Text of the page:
9. All my pictures are built around the idea of getting in trouble and so giving me the chance to be desperately serious in my attempt to appear as a normal little gentleman. — Charlie Chaplin
The list, not published until 2003, consists mainly of journalists (among them the editor of the New Statesman, Kingsley Martin) but also includes the actors Michael Redgrave and Charlie Chaplin.
Lita Grey's replacement on was . In the documentary series, , Hale, in a 1980s interview states that she had idolized Chaplin since childhood and that the then-19-year-old actress and Chaplin began an affair that continued for several years, which she details in her memoir, During production of Chaplin's film in 1929-30, Hale was called in to replace as the flower girl. Seven minutes of test footage survives from this recasting, and is included on the 2003 DVD release of the film, but economics forced Chaplin to rehire Cherrill. In discussing the situation in , Hale states that her relationship with Chaplin was as strong as ever during filming.
May Reeves was originally hired to be Chaplin's secretary on his 1931-1932 extended trip to Europe, dealing mostly with reading his personal correspondence. She worked only one morning, and then was introduced to Chaplin, who was instantly infatuated by her. May became his constant companion and lover on the trip, much to the disgust of Chaplin's brother, Syd. After Reeves also became involved with Syd, Chaplin ended the relationship and she left his entourage. Reeves chronicled her short time with Chaplin in her book, "The Intimate Charlie Chaplin".
Chaplin first met during the filming of . Three years later, at age thirty-five, he became involved with the then 16-year-old Grey during preparations for in which she was to star as the female lead. They married on , after she became pregnant (a development that resulted in her being removed from the cast of the film). They had two sons, the actors (1925–1968) and (1926–2009). The marriage was a disaster, with the couple hopelessly mismatched. The couple divorced on August 25, 1927. Their extraordinarily bitter divorce in 1928 had Chaplin paying Grey a then-record-breaking US$825,000 settlement, on top of almost one million dollars in legal costs. The stress of the sensational divorce, compounded by a federal tax dispute, allegedly turned his hair white. The Chaplin biographer Joyce Milton asserted in that the Grey-Chaplin marriage was the inspiration for Vladimir Nabokov's 1950s novel .
Chaplin spoke even louder in The Great Dictator (1940), which pointedly ridiculed the governments of Hitler and Mussolini. "I want to see the return of decency and kindness," Chaplin said around the time of the film's release. "I'm just a human being who wants to see this country a real democracy . . ."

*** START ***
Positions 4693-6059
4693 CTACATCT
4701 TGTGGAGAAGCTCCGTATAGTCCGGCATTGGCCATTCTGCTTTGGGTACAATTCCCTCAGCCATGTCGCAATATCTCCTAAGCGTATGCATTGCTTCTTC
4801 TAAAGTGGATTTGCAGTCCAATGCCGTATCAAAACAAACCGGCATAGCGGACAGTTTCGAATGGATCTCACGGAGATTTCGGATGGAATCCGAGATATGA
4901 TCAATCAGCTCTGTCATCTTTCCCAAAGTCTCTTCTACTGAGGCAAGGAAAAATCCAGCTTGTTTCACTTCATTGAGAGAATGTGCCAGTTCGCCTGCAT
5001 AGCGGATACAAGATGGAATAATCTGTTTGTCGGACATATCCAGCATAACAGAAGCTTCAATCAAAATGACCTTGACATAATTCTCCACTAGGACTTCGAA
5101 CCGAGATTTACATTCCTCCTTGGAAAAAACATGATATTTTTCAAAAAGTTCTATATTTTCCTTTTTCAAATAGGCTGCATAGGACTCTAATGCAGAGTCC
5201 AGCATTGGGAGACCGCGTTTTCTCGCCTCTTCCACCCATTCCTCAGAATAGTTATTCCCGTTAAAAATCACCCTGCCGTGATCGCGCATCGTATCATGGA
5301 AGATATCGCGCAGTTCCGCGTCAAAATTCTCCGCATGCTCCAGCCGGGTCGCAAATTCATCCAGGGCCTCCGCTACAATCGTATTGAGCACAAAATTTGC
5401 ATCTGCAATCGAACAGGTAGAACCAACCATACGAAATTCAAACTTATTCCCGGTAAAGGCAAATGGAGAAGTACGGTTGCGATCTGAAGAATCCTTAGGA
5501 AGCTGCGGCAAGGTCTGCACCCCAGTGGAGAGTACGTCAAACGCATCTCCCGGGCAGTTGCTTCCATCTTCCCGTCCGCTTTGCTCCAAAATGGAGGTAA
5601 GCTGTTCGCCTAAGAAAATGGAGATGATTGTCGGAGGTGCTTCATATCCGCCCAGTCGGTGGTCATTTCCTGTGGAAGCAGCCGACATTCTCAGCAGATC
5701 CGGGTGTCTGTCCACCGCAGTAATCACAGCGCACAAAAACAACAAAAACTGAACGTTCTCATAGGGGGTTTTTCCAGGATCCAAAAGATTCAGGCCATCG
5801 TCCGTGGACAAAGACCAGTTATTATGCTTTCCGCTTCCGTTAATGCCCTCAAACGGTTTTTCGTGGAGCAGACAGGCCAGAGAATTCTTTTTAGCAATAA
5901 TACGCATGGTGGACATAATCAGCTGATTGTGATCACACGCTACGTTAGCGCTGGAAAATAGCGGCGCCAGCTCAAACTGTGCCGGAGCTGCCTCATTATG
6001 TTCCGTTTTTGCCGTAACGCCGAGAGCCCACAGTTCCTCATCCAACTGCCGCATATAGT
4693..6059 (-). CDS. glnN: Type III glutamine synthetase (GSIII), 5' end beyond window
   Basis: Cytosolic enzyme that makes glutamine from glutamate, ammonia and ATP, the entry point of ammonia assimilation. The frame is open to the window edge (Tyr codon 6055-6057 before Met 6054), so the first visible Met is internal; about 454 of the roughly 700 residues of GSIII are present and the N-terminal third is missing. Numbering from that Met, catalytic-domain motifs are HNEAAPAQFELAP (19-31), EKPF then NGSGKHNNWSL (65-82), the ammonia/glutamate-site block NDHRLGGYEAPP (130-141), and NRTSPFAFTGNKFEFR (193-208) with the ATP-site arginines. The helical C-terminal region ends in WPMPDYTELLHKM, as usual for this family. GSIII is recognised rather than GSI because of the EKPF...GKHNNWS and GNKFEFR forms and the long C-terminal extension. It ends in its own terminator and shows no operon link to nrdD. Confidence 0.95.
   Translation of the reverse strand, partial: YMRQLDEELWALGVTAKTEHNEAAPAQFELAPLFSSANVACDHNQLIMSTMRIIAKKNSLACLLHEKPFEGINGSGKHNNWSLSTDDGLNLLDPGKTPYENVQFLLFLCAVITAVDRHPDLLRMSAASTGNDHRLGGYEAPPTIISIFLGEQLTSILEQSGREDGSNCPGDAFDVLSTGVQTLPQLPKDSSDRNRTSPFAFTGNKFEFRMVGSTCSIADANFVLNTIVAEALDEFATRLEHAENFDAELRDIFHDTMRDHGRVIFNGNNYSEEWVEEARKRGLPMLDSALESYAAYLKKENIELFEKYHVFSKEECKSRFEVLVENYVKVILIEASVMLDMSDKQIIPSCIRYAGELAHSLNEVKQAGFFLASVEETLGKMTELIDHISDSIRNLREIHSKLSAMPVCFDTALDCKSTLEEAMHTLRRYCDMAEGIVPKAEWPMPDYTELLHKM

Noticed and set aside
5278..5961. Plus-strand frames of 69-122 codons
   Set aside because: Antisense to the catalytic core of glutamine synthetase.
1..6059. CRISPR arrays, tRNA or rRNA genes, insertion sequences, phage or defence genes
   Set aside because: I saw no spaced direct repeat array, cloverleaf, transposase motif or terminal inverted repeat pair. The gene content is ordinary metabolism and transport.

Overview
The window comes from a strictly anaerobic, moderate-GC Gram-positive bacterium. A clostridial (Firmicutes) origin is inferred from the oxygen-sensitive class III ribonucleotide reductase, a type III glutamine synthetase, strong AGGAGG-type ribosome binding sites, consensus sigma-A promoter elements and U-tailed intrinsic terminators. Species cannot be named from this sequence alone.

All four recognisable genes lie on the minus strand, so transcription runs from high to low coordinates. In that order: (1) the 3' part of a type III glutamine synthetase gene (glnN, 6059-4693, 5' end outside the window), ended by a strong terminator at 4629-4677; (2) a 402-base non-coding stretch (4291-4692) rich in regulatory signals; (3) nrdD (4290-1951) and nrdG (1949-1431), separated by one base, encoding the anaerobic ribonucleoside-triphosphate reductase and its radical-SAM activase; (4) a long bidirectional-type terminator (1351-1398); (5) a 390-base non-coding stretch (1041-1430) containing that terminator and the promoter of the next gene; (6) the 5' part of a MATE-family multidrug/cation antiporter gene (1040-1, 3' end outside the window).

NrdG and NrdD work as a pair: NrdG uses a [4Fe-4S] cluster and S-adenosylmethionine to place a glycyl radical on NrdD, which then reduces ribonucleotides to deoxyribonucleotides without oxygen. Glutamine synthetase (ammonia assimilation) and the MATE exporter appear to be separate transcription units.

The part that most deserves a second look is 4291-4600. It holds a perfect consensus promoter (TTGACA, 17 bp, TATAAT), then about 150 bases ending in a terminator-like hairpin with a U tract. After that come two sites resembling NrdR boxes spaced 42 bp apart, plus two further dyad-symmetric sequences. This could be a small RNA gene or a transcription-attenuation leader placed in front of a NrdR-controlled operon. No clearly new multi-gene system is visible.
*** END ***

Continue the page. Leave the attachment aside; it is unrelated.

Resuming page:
In 1943, Chaplin married 18-year-old Oona O'Neill, the daughter of playwright Eugene O'Neill. Unexpectedly the two would go on to have a happy marriage, one that would result in eight children.
Sir Charles Spencer “Charlie” Chaplin,considered to be one of the most pivotal stars of the early days of Hollywood. Charlie Chaplin was a British comic actor and filmmaker who rose to fame in the silent film era. Charlie Chaplin lived an interesting life both in his films and behind the camera. Charlie Chaplin was born on 16 April 1889. Let’s remember Charlie Chaplin’s birthday with some famous Charlie Chaplin inspirational quotes.
4. We all want to help one another. Human beings are like that. We want to live by each other’s happiness, not by each other’s misery. — Charlie Chaplin
In 1936, Chaplin married again, this time to a chorus girl who went by the film name of Paulette Goddard. They lasted until 1942. That was followed by a nasty paternity suit with another actress, Joan Barry, in which tests proved Chaplin was not the father of her daughter, but a jury still ordered him to pay child support.
5. I had no idea of the character. But the moment I was dressed, the clothes and the make-up made me feel the person he was. I began to know him, and by the time I walked onto the stage he was fully born. — Charlie Chaplin
SA and/or Roy Export Company Establishment used with permission.
Charles Chaplin and The Little tramp are trademarks and/or service marks of Bubbles Inc.
Charlie Chaplin's parents divorced early in his life, with his father providing little to no support, either financial or otherwise, leaving his mother to support them as best she could.
In 1918 he quickly married 16-year-old Mildred Harris. The marriage lasted just two years, and in 1924 he wed again, to another 16-year-old, actress Lita Grey, whom he'd cast in The Gold Rush. The marriage had been brought on by an unplanned pregnancy, and the resulting union, which produced two sons for Chaplin (Charles Jr. and Sydney) was an unhappy one for both partners. They divorced in 1927.